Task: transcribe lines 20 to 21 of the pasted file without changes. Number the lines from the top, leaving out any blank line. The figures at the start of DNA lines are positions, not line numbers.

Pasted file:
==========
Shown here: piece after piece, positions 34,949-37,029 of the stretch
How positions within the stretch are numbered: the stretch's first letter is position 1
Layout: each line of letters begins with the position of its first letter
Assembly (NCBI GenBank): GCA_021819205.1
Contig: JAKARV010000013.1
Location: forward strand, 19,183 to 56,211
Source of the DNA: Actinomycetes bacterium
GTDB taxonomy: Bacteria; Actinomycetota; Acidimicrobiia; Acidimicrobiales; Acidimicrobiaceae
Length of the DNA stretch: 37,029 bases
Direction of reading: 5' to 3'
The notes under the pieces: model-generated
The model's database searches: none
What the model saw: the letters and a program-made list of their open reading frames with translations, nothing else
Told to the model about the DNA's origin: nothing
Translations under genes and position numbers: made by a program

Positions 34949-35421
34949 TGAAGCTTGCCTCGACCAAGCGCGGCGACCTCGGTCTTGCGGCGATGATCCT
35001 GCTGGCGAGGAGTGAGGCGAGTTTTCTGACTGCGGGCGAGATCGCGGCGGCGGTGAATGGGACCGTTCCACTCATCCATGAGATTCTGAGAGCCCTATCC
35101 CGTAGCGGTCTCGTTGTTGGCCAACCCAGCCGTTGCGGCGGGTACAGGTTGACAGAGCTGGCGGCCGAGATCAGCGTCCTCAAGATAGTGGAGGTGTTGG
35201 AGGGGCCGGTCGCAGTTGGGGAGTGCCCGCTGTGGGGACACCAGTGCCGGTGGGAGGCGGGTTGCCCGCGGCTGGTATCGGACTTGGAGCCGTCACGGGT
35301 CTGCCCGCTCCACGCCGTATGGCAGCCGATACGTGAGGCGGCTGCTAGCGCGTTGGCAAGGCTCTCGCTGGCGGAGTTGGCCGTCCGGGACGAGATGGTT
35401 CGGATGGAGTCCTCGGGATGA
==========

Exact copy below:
35201 AGGGGCCGGTCGCAGTTGGGGAGTGCCCGCTGTGGGGACACCAGTGCCGGTGGGAGGCGGGTTGCCCGCGGCTGGTATCGGACTTGGAGCCGTCACGGGT
35301 CTGCCCGCTCCACGCCGTATGGCAGCCGATACGTGAGGCGGCTGCTAGCGCGTTGGCAAGGCTCTCGCTGGCGGAGTTGGCCGTCCGGGACGAGATGGTT